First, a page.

The day Elizabeth Appell was expelled from parochial school for her essay describing the life and death of her dreaded fourth grade teacher, Sister Theodora, she learned the power of the written word. She has never stopped writing. In 1980 she and a partner founded DIGIT, a computer magazine for kids, which hit the world slightly before it's time. Blessed with a relentlessly naggy muse, she's written several novels, one published so far, a slew of award winning screenplays, several plays, one produced in Los Angeles, an arm full of short stories, many published in literary magazines, and two award winning short films. She and her husband have traveled extensively. After visiting southern Spain she hungered for a taste of the art of bullfighting. After three days of training at Camp Bravo in Escalon, California, she entered the ring to fight (bloodlessly) a brave calf.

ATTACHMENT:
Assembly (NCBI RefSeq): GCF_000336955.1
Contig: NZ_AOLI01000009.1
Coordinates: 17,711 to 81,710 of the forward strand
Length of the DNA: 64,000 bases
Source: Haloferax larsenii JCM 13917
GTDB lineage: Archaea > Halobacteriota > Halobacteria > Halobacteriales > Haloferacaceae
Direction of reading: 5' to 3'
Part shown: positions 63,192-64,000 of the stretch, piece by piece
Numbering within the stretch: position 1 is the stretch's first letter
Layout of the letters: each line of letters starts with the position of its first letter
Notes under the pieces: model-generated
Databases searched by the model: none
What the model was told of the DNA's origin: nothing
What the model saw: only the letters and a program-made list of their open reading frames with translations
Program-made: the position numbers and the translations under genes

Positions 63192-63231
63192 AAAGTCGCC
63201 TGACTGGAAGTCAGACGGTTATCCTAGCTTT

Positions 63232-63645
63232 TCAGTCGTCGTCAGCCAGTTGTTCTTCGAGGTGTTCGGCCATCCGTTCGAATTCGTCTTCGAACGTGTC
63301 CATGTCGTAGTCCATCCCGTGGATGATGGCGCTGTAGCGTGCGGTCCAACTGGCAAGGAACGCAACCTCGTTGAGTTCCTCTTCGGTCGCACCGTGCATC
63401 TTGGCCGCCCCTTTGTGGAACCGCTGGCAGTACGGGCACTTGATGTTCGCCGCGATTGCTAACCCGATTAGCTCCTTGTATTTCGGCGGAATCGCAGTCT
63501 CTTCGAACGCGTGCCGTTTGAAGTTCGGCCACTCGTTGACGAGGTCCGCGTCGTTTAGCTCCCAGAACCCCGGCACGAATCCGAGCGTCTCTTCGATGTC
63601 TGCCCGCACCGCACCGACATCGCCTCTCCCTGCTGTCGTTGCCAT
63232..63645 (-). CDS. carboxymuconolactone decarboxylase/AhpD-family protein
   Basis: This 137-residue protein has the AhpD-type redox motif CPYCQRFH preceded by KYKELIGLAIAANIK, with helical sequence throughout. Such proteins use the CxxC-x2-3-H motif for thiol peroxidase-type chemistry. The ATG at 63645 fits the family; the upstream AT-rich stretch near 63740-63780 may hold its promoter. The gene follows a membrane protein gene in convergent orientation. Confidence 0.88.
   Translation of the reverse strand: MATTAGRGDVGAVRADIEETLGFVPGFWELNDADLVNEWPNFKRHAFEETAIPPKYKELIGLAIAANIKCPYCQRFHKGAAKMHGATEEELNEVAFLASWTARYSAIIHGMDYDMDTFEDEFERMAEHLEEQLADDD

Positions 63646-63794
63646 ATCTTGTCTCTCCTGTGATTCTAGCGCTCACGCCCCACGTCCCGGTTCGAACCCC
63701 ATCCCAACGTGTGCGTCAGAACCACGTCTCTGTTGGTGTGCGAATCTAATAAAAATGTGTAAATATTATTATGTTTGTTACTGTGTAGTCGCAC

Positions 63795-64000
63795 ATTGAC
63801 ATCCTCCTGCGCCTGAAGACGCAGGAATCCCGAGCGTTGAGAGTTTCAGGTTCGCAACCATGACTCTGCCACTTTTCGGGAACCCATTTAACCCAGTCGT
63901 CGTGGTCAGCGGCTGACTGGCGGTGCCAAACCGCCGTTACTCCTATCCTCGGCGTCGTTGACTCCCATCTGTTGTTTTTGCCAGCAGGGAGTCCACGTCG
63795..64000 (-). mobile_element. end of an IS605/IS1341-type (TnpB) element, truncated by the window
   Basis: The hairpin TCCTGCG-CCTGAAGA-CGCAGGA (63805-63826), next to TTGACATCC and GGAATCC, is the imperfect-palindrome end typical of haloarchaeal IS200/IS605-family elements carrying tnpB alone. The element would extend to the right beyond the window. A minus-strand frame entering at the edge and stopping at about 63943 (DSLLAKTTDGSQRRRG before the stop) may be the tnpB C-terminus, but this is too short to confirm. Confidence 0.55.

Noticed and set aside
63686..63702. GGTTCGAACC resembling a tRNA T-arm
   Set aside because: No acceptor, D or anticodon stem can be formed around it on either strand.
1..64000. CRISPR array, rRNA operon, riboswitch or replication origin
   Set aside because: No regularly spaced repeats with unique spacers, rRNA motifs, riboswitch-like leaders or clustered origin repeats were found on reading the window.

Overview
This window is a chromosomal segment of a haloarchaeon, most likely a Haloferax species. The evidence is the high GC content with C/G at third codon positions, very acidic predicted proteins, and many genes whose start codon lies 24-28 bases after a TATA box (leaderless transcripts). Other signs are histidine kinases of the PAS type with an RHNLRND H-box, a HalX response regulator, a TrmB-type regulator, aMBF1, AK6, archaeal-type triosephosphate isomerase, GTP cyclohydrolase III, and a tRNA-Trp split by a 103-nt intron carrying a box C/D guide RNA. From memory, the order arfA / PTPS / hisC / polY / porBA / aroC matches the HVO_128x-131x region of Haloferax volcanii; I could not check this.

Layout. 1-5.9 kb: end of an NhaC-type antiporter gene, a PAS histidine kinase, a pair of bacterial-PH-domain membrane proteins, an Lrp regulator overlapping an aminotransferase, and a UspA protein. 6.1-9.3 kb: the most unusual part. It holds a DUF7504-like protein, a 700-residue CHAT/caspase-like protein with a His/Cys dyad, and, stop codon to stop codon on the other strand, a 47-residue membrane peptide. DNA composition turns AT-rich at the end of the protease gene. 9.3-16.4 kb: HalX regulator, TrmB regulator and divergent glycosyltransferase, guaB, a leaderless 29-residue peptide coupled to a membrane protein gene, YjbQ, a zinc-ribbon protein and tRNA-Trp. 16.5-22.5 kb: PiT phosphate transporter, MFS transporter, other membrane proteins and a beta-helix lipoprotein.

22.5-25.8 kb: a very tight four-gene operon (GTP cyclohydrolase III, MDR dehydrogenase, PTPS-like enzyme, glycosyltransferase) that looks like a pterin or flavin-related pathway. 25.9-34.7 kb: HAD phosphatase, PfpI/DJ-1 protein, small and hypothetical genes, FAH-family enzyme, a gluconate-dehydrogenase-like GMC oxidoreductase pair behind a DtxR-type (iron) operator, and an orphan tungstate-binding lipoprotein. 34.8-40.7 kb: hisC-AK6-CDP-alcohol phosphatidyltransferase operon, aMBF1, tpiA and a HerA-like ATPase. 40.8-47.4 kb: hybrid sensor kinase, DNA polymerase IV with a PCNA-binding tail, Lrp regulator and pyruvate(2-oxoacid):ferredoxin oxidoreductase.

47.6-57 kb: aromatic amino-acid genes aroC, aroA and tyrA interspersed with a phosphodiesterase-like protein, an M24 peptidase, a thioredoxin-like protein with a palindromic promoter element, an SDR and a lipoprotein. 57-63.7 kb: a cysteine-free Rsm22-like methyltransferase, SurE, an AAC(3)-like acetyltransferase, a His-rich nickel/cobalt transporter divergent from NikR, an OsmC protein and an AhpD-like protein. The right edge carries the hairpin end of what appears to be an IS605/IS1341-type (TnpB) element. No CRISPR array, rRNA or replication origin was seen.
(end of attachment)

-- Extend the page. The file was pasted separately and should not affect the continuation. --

In 1979 Appell wrote a poem which was featured on the cover of the promotional newsletter for John F. Kennedy University. She was credited as editor of the newsletter, but not as the author of the poem, which has gone on to strike chords in hundreds, maybe thousands of people. For over twenty years it has been attributed to Anais Nin. The credit for the poem now belongs to Elizabeth.
Young Lolly Candolin journeys into a forbidden gypsy camp, befriends many lively outcasts, and unwittingly becomes entangled in murder. Knowing who the true killer is, Lolly struggles with the decision to either speak up, thus setting an innocent man free and devastating her abusive lawyer father hell-bent on destroying the gypsies, or remain quiet and allow a terrible injustice.